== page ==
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I felt slightly bothered by the story through out. I had the feeling I was reading a story written by a bright high school student rather than that of an adult.
The male characters were particularly badly written. One character is clearly meant to be genius bad boy and so constantly thinks about six and acts dumb when it comes to understanding relationships but then is written to have thoughts and feelings that are totally at odds with his established character such as reading to the body language between two people and noticing exact shades of cosmetics. It seems unlikely to me that the two would coexist and it seems more likely that he's simply ended up being written as internally as a rude, sec obsessed lesbian because the author really doesn't understand men.
The technology also has a distinct feeling of sci-fi magic. The book even makes reference to the "Clarke quote" about "any sufficiently advanced technology..." but it feels abused here to simply explain away any inconvenient plot problems.
Overall these problems spoilt a story that was never all that interesting anyway. The ending is meant to be a cliff hangar but I'm profoundly uninterested in what may come next in any case and don't think I'll be listening to any further books in this series.
3 of 3 people found this review helpful
I went into this book already loving the concept of the story. I was pleasantly surprised that even though I thought I knew where the story would go, but there were plenty of twists, turns, and surprises in store.
Summary with very, very minor spoilers (How else can I describe the storyline):
The book focuses around a female linguist with extensive experience in field and emergency situations (although she tries to suppress those life experiences). As an expert in the field of languages and communication, a former leader of a team in a first-contact situation with an isolated human tribe, and possessing a demonstrated ability to manage stress and react to emergencies, she is the first candidate chosen by NASA for a top secret mission.
As part of the story, it is revealed that the Roswell crash was actually a shuttle from a much larger ship located in the asteroid belt. The huge ship has been seemingly abandoned for decades, now floating dead in space. After recently discovering that a comet is on a direct path for the ship, NASA sends a mission to the ship before the comet can destroy it. The mission is meant to be the first of two. The first is to survey what is there and report back so that the second mission will be prepared. The main character is along to take charge in the event of a first contact situation with anyone still left on the ship.
After arrival, a single survivor makes contact with our linguist... in a rather unconventional way. We also come to find that the entire crew was killed by some kind of bio-weapon. Only the navigator, a somewhat different being than the rest of the aliens, survived alone for the past several decades.
Without giving too much of the storyline away, we also eventually learn that the aliens in question are members of a coalition of intelligent life that are united against a single threat, and had originally visited earth in search of allies.
The book did end, as I expected, with a cliffhanger... It is definitely set up for another book to follow. Although I am always irritated when there is more story to be told past the end of a book, but it will make me look forward to the next one (PLEASE let there be a next one!).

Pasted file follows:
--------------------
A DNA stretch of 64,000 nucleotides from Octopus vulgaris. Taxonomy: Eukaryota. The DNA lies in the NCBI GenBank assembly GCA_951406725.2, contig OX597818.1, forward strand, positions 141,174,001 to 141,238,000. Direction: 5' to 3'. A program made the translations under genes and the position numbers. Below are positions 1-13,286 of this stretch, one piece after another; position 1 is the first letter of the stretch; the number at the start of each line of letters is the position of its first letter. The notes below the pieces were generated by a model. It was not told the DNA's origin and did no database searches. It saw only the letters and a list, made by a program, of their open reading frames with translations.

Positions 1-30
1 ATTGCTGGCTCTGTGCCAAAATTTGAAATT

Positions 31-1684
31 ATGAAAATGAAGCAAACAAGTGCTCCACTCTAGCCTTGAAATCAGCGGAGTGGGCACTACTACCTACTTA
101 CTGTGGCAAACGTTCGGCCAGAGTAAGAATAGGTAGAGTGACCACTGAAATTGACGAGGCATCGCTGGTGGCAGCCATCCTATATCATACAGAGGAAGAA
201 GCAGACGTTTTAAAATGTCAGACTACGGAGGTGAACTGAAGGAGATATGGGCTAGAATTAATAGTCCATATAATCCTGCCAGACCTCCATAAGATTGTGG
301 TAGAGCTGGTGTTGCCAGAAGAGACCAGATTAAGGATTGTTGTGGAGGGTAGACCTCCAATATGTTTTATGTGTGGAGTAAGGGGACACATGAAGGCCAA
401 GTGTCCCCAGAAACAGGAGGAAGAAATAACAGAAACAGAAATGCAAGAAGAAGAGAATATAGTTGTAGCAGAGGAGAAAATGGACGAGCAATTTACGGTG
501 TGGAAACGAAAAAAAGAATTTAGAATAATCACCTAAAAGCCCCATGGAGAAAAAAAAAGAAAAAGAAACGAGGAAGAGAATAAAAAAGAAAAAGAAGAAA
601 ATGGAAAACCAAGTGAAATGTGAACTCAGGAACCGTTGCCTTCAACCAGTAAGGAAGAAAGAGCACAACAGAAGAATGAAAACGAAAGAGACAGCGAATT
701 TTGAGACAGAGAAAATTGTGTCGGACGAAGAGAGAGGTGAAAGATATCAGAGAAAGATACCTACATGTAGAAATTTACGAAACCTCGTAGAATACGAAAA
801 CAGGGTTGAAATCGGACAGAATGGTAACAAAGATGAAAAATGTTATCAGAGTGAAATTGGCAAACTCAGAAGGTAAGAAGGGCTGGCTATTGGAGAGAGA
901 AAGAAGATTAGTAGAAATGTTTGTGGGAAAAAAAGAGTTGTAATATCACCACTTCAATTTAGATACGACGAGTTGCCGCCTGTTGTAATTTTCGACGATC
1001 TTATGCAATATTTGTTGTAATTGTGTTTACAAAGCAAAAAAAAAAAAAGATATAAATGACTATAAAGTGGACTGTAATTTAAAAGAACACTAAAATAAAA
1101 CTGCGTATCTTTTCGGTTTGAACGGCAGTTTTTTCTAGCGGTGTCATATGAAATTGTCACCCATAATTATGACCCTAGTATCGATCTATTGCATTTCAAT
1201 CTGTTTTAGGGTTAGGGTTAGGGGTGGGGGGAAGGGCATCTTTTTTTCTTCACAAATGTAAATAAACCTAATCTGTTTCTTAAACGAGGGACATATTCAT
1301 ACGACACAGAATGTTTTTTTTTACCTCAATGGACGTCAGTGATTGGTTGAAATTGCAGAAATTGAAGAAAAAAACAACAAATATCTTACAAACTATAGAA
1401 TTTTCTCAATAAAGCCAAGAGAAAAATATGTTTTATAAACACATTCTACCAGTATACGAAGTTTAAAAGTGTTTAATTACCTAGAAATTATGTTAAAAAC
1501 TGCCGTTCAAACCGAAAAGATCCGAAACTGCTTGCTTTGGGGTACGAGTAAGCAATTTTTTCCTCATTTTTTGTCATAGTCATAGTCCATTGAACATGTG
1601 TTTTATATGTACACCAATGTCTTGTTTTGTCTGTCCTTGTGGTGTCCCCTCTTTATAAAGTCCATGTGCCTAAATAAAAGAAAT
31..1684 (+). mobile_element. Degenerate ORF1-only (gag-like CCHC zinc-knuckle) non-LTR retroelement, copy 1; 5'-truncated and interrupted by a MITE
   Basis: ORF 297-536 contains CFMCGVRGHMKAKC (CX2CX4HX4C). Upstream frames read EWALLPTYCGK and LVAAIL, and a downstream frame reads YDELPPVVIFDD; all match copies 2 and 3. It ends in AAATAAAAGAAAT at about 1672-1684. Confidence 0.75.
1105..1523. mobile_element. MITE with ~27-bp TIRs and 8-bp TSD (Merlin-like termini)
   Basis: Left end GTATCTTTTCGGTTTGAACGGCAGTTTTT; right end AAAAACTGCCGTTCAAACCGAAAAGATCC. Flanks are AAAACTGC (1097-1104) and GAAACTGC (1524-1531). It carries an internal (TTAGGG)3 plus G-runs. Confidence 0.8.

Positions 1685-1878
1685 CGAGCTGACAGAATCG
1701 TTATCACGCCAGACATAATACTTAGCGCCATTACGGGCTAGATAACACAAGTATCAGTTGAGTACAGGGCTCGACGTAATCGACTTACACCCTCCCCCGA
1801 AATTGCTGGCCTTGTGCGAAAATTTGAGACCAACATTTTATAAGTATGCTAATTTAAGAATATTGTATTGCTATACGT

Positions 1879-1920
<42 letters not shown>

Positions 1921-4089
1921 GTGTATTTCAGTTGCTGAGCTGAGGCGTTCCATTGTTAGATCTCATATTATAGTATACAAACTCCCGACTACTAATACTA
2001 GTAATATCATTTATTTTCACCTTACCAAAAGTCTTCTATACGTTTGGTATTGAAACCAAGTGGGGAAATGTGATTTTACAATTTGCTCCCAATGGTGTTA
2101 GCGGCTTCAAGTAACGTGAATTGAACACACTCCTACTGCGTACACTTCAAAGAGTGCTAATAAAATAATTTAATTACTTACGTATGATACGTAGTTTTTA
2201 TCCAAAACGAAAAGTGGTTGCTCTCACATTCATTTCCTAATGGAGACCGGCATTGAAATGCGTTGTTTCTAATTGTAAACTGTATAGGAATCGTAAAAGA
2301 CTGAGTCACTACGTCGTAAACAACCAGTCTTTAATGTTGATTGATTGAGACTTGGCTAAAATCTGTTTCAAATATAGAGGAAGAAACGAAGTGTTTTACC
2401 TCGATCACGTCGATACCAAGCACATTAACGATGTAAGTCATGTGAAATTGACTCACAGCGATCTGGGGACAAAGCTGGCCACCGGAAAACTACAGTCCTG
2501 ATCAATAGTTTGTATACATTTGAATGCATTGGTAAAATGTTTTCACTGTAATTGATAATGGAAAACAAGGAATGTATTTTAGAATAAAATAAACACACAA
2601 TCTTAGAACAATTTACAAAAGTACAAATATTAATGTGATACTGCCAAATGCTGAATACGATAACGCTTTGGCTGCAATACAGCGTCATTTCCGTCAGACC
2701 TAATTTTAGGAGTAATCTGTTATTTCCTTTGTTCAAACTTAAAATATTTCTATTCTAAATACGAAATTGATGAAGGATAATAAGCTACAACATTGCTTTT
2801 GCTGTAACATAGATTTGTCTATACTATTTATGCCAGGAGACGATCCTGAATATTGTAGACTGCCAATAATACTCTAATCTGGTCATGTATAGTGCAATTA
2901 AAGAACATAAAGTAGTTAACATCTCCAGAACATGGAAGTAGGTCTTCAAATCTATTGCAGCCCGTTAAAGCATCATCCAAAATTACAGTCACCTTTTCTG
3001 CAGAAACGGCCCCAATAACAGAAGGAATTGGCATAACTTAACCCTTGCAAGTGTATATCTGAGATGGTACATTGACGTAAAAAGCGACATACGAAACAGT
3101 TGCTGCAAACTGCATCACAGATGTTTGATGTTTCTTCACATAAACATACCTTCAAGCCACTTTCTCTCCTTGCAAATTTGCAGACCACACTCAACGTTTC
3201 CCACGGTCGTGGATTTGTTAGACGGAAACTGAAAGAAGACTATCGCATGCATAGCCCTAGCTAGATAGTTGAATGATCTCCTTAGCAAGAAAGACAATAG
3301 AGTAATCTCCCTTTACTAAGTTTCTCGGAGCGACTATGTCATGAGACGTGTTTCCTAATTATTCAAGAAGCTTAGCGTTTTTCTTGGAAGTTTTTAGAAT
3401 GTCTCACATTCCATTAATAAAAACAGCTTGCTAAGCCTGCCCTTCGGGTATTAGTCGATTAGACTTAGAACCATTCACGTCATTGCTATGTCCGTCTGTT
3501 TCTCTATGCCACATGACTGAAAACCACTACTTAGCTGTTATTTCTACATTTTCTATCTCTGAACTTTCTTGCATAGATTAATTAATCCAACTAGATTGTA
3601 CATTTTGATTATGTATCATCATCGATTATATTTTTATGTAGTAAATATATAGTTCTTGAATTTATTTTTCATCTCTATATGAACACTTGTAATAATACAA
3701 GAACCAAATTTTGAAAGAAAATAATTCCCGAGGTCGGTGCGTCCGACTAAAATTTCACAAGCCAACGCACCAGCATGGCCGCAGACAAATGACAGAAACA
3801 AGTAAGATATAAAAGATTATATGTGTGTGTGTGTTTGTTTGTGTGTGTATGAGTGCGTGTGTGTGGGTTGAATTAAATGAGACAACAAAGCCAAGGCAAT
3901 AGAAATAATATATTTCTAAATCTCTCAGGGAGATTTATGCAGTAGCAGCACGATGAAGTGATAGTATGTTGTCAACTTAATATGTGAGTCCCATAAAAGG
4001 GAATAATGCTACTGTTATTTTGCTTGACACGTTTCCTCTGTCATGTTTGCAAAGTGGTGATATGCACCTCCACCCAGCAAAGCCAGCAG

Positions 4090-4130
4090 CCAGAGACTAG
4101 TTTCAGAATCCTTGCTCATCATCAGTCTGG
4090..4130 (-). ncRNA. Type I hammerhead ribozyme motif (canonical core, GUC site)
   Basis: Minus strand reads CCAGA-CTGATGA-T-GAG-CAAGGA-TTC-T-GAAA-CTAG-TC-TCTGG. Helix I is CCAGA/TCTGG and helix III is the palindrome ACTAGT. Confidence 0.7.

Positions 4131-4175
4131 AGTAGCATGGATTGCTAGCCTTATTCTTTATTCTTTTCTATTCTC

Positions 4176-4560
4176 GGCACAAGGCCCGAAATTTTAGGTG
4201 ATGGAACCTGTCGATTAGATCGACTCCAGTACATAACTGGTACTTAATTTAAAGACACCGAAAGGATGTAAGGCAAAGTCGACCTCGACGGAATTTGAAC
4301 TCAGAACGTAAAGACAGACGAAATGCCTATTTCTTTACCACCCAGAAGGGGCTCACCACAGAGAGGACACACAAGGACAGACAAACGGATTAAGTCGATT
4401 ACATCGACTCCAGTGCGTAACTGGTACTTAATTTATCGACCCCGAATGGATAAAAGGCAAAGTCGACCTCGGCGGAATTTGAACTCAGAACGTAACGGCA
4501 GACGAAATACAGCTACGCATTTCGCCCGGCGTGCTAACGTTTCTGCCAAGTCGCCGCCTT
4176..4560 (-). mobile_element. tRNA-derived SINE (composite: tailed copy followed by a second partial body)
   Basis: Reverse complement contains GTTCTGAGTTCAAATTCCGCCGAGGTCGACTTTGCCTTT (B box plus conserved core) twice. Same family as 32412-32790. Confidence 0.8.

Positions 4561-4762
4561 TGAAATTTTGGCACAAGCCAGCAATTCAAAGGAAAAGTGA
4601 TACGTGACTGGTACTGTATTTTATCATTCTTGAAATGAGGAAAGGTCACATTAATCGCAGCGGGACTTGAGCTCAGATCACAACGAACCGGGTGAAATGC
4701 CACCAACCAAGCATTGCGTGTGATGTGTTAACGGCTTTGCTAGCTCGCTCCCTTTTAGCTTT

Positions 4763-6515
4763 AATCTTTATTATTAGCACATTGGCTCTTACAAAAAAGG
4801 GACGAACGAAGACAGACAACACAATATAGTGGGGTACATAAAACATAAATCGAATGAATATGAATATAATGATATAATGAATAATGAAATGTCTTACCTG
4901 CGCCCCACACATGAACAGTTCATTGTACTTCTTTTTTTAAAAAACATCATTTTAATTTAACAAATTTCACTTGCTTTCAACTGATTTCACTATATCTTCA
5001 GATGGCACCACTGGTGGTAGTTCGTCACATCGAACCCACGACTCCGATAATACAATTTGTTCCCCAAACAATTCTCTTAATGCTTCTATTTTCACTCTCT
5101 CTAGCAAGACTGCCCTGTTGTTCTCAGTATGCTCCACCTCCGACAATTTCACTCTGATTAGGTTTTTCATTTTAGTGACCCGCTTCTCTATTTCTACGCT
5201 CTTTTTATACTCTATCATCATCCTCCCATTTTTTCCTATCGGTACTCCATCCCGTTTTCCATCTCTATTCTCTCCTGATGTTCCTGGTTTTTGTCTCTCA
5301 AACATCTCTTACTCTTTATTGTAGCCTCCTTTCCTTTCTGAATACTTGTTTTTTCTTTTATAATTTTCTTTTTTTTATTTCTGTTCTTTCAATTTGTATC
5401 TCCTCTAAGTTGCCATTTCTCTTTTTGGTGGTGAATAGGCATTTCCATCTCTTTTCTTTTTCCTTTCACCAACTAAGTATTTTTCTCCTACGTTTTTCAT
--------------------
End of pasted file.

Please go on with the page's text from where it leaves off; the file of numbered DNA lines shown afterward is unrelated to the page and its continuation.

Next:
As I said, I went through the book thinking I knew what was around the next turn, only to be gladly proven wrong.
The narrator does a pretty good job as well. While isn't the best narrator ever, the narration felt believable enough for a 5-star rating, although I probably would have given a 4.5 if possible.
I think that there were a few issues in writing style and execution in a few small places, but I loved the rest of the book so much that I couldn't warrant giving anything less than 5 stars. I almost couldn't stop listening, and that's what I want in an audiobook.
36 of 44 people found this review helpful
When NASA’s secret small team of specialist experts reach the derelict alien BDO (Big Dumb Object) in Arthur C. Clarke’s “Rendezvous with Rama”, the reader got a fabulous tour of soaring wonder and possibility. When it happens here, we instead get the inner monologue of an adolescent girl-crush which is frequently interrupted by some space opera. There is a heavy dose of romance in this debut novel, and a lot of wish-fullfillment that makes far too much of the plot predictable as our protagonist, expert (and civilian) linguist Dr. Jane Holloway, overcomes a series of challenges that stem from the less capable (and military) men that accompany her. I found parallels with Gary Gibson’s “Stealing Light", which also features a heroine in psychic possession of an alien derelict starship, as well as James Cameron’s “Aliens”, which had similar survival-horror action scenes. Here in “Fluency”, Jane is too consistently successful for the dramatic tension to build sufficiently, and the other characters seem accessory. The pacing is greatly improved by a second flashback narrative alternating with the main one, providing both exposition into the mission as well as depth for the character. I felt like the opportunity was missed to create a wildly alien culture, finding instead a slightly varied flavor of humanoid Star Trek style beings, although a wider field of cosmic players is alluded to. Foehner Wells’ forthcoming follow-up novel, “Remanence”, will hopefully delve into these more imaginative possibilities, and downplay or even forego the romance altogether.
21 of 26 people found this review helpful